New Art West Midlands, Grain Projects, Aarhus Billedkunstcenter and Galleri Image are delighted to announce that Laura Dicken has been selected as the successful recipient of the International Bursary 2020.

www.marcinszphotography.com

Engine, the professional development programme for artists and curators in the West Midlands region, begins a new series of events focused on curatorial practice for 2020.

The Curators’ Network (formerly the Curatorial Research Group), developed in partnership with independent curator Lucy Lopez, aims to investigate contemporary curatorial practice and research, as well as championing its development in the region and bringing together art workers across the West Midlands and beyond.

Events will take place at a number of host organisations right across the region. Each will focus on a particular area of curatorial interest, examined through case study presentations, workshops and opportunities for networking. We aim to facilitate an informal and collaborative environment in which to critically discuss work and ideas. We are delighted to launch our programme with talks by curators Ian Sergeant and Sylvia Theuri.

 

Sylvia Theuri
2pm – 3.30pm
Friday 28 February
Coventry Transport Museum

Sylvia’s talk will explore strategies that can be employed to give space for a wider range of diverse voices in art exhibitions, with the aim of addressing inequalities and exclusions within the existing canon of art history.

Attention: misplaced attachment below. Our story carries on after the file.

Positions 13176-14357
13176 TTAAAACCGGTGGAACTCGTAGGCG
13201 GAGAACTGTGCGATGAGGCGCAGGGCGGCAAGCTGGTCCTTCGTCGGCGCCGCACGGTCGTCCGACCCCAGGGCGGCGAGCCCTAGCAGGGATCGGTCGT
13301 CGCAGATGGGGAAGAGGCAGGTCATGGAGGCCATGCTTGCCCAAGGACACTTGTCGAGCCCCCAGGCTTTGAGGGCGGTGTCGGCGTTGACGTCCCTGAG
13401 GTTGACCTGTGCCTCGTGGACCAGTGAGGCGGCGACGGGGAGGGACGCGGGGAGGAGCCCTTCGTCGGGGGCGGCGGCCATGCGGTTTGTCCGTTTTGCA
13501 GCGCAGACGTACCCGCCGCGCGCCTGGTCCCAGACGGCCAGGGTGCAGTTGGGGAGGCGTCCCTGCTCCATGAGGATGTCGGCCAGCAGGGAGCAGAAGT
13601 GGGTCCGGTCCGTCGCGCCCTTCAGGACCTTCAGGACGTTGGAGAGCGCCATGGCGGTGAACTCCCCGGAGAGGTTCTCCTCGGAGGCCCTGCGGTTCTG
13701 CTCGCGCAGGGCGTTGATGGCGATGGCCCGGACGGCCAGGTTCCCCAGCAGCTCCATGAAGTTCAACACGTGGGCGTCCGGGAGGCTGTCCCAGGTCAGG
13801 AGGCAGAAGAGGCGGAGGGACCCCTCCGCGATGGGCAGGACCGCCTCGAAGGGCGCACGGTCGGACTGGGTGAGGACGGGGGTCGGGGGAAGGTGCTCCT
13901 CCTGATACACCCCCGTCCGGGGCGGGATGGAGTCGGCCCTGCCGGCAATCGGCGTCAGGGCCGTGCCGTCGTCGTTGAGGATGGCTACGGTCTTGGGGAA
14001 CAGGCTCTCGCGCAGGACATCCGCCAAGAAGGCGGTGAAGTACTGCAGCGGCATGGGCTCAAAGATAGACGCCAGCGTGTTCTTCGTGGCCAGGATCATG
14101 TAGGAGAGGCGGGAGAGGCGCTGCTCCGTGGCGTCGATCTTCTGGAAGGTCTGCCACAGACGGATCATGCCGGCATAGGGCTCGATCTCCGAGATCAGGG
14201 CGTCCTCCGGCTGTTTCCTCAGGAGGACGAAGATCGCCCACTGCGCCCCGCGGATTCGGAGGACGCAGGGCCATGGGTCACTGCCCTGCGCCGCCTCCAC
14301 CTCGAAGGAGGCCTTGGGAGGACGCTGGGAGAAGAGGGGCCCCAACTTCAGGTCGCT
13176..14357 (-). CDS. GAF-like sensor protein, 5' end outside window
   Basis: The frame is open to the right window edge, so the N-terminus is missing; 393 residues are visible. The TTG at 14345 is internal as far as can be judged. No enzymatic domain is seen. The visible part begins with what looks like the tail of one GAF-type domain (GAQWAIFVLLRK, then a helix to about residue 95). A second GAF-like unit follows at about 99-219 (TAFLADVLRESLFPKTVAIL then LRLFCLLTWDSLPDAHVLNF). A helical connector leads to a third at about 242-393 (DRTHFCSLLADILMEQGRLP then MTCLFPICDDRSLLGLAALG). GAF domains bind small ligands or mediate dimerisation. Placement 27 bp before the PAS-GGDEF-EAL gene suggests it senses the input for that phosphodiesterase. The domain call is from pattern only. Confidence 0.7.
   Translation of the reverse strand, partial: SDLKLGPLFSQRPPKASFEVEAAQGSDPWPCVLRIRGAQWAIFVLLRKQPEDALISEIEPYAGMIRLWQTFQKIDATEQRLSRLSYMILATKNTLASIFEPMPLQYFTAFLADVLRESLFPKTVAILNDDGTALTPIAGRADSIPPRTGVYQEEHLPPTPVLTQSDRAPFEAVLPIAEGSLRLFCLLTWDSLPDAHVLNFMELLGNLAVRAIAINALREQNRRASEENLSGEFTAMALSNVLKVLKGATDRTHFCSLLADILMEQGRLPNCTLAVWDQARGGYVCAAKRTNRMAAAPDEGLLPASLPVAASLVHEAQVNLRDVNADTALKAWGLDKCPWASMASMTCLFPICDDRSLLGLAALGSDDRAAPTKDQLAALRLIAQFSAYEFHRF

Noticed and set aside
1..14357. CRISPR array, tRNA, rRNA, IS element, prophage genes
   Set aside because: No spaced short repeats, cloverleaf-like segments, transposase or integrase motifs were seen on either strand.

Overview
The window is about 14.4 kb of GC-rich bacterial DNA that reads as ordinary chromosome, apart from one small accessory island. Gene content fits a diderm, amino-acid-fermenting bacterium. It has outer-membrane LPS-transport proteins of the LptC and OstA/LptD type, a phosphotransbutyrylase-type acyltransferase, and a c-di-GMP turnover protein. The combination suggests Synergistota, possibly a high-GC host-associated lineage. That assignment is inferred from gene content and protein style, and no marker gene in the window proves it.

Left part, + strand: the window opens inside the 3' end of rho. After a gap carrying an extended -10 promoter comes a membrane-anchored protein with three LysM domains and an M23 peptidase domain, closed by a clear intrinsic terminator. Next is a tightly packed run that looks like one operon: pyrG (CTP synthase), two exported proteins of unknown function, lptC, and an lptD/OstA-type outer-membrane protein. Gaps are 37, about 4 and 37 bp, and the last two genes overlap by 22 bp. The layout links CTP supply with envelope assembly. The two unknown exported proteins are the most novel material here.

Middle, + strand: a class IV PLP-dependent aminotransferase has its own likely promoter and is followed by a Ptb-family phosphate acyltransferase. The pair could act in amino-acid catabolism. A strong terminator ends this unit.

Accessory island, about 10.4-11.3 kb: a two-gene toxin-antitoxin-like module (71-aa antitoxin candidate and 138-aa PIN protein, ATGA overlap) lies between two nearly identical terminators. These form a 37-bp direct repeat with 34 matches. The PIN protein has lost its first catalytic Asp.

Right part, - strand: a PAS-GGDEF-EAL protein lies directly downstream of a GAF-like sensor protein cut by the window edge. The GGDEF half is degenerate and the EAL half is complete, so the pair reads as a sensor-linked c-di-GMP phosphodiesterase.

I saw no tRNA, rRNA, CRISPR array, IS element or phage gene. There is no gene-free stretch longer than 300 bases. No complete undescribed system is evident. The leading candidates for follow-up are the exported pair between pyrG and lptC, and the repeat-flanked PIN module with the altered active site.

Dr Sylvia Theuri is an educator, researcher, artist and curator with comprehensive knowledge and experience in critical arts education theory and practice. Sylvia holds a PhD from the University of Salford, which focused on Black African students’ experiences of higher education art and design. Her research interests include diversity and inclusion issues in Art and Design education; Race, Identity and the African diaspora; Contemporary African Art and the Black Arts Movement. Sylvia is currently New Art West Midlands and International Curators Forum Curator in Residence hosted by Culture Coventry at the city’s Herbert Art Gallery & Museum.

Interventions in The Story of Art – an excerpt taken from my addition to the contents page of E. H. Gombrich’s The Story of Art highlighting the invisibility of Black artists within the history of art. Image by Sylvia Theuri.

 

 

Ian Sergeant
2pm – 3.30pm
Friday 20 March
The New Art Gallery Walsall

Visual Representations of Black British Masculinities is an illustrated talk about Ian’s PhD research. It will focus on the methodological approach of ‘cut and mix’, a theory coined by art historian and writer Kobena Mercer in describing the practices of members of the West Midlands Blk Art Group of the 1980s that included Keith Piper, Donald Rodney, Marlene Smith, Eddie Chambers and Claudette Johnson. These artists’ works are central to this research.